Distinguishing between regular and irregular heartbeats, conversing with speakers of different accents, and tuning a guitar-all rely on some form of auditory learning. What drives these experience-dependent changes? A growing body of evidence suggests an important role for non-sensory influences, including reward, task engagement, and social or linguistic context. This review is a collection of contributions that highlight how these non-sensory factors shape auditory plasticity and learning at the molecular, physiological, and behavioral level. We begin by presenting evidence that reward signals from the dopaminergic midbrain act on cortico-subcortical networks to shape sound-evoked responses of auditory cortical neurons, facilitate auditory category learning, and modulate the long-term storage of new words and their meanings. We then discuss the role of task engagement in auditory perceptual learning and suggest that plasticity in top-down cortical networks mediates learning-related improvements in auditory cortical and perceptual sensitivity. Finally, we present data that illustrates how social experience impacts sound-evoked activity in the auditory midbrain and forebrain and how the linguistic environment rapidly shapes speech perception. These findings, which are derived from both human and animal models, suggest that non-sensory influences are important regulators of auditory learning and plasticity and are often implemented by shared neural substrates. Application of these principles could improve clinical training strategies and inform the development of treatments that enhance auditory learning in individuals with communication disorders.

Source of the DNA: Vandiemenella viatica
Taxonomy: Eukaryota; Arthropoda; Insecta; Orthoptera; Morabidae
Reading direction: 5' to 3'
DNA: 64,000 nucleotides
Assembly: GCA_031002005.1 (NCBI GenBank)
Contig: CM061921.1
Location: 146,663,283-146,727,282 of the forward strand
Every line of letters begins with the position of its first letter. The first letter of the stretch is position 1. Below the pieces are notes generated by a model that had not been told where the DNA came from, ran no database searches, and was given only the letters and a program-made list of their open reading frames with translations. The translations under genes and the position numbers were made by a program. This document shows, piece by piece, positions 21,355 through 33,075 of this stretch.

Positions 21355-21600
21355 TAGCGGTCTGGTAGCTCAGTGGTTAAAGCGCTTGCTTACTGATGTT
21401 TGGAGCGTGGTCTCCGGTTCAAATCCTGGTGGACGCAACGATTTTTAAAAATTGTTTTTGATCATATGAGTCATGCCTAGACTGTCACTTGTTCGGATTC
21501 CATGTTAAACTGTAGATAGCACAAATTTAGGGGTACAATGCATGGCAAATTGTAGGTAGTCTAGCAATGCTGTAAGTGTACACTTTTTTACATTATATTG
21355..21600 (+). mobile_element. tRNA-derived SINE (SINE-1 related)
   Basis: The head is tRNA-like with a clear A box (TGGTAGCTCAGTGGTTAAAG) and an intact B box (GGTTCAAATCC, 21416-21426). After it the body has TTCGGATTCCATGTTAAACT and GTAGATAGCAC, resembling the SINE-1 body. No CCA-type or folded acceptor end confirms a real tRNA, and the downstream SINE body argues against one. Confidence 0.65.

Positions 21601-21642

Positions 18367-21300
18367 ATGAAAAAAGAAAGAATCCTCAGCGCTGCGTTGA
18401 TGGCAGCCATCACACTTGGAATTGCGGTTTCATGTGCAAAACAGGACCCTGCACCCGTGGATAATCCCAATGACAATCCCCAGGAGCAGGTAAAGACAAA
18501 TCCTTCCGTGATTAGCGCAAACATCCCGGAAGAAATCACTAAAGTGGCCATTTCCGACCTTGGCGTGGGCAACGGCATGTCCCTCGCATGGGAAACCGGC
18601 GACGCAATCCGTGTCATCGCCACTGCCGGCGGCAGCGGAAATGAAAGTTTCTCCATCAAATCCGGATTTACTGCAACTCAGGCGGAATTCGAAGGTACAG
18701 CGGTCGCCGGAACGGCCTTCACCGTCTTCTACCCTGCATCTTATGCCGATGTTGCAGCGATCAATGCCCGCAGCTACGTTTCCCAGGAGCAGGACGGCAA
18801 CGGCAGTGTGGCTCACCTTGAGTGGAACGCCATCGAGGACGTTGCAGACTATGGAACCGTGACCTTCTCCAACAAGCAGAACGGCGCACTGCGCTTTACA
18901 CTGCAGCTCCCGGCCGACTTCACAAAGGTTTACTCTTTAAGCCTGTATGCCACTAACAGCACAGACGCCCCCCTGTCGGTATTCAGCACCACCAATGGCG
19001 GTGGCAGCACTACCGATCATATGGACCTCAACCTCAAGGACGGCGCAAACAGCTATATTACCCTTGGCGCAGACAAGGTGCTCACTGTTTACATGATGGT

Keywords: Experience; Language; Reward; Social context; Task engagement; Top-down.
© 2022. The Author(s) under exclusive licence to Association for Research in Otolaryngology.